With the claims of a Belgian dubbel plastered about, the incredible, deep, dark brown was a bit shocking. There was a caramely tan head that drifted to the top and rested comfortably in a thin film. The scent was more convincing than the look, that indeed this brew was Belgian. Rich caramely, sweet malts were thick, almost palpable and reminded me of winters gone by, where I would sit and sip a rich, warming ale like this. There was a definite dark fruit scent as well, raisins perhaps. This carried through on the tongue as well. It blended incredibly with the sweetness, which turned out to be chocolate, to give a very well balanced combination.

Despite sitting for a few extra minutes in my fridge and cooling to slightly below optimum temp, this beer went down incredibly well. There was enough carbonation to make it cleansing and interesting, but it was so well built it went down smooth. It was flavorful and complex, but not overwhelming, making for an easy sipping beer. There was a burnt quality on the aftertaste, earthy and chewy. There was no sign of hops as the maltiness dominated in a very pleasing manner.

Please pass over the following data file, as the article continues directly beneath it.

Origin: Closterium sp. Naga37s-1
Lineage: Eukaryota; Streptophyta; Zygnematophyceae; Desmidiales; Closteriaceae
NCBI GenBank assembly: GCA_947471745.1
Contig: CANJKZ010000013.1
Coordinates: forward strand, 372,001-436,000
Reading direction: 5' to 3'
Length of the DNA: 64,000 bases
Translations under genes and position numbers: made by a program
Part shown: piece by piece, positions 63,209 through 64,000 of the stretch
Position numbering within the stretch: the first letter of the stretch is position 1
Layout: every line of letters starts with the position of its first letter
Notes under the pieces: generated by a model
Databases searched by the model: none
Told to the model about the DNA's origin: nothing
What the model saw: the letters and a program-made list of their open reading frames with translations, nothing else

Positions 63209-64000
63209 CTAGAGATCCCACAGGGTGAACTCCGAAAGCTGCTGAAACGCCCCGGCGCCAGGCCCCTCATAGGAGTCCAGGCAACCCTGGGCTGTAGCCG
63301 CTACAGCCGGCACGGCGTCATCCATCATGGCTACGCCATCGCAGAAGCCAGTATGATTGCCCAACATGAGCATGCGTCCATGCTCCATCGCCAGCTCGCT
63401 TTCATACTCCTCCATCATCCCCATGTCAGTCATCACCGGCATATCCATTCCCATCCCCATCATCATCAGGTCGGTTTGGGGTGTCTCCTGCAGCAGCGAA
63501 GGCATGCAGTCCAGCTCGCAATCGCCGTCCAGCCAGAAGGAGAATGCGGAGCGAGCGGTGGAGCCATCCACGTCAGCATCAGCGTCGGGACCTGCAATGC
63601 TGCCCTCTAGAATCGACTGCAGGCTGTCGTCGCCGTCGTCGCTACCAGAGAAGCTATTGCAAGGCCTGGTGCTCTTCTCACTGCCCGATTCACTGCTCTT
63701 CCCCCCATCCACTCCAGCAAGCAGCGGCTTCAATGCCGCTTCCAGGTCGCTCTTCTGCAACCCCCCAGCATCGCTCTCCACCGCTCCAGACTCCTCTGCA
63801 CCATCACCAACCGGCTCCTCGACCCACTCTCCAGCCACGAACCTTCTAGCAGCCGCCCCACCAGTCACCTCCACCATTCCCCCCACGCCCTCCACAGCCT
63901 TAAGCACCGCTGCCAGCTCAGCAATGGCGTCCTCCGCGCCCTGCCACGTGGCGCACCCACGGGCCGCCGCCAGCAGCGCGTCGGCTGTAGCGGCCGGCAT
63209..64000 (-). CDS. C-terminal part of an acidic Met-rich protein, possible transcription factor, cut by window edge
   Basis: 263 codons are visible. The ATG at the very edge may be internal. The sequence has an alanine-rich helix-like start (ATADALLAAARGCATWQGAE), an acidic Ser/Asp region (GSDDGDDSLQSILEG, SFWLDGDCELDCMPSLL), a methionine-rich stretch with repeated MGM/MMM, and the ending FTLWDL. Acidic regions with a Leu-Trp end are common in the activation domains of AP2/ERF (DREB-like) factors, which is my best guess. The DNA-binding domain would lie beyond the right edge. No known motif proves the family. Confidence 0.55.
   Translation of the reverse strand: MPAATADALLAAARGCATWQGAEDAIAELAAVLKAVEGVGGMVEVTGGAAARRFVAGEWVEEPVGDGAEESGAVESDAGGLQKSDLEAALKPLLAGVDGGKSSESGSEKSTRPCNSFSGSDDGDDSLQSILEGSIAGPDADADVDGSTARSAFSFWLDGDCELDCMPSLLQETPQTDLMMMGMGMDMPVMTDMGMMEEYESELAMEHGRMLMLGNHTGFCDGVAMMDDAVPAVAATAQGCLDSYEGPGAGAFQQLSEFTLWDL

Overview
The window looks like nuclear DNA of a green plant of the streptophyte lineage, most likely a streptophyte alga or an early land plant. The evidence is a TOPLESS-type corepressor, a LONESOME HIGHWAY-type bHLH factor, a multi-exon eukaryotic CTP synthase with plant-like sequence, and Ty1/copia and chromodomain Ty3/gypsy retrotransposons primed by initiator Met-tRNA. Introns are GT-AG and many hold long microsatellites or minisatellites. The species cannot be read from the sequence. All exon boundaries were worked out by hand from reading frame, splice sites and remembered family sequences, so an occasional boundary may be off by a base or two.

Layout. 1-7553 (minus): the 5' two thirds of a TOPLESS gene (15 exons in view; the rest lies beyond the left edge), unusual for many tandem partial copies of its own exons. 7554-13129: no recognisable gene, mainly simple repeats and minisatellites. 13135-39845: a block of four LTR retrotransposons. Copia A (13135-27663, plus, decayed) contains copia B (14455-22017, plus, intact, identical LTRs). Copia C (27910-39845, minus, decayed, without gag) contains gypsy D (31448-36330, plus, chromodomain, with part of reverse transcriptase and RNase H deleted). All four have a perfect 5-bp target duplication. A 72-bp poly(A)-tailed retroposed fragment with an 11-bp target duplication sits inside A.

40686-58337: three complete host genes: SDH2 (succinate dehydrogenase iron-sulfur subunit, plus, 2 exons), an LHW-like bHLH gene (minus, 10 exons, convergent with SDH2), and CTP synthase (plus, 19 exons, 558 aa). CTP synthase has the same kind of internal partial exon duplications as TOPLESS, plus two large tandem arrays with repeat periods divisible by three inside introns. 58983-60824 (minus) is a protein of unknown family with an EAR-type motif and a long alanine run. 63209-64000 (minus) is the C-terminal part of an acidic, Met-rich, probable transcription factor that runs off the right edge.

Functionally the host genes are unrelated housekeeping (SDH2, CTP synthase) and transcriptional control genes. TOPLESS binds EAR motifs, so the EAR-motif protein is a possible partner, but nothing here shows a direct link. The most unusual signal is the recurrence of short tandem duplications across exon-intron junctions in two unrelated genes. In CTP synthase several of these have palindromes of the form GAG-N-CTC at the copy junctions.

It’s been a few dozen IPAs since my last Belgian and for a brief moment I forgot what I was missing. As the days get shorter and the nights get cooler, I’m glad to have Bell’s reminder of the perfect type of beer for this season. Rich, complex and distinct, I would definitely put this on your list if you enjoy a decent Belgian Ale.

ABV: 7.5%

Grade: B+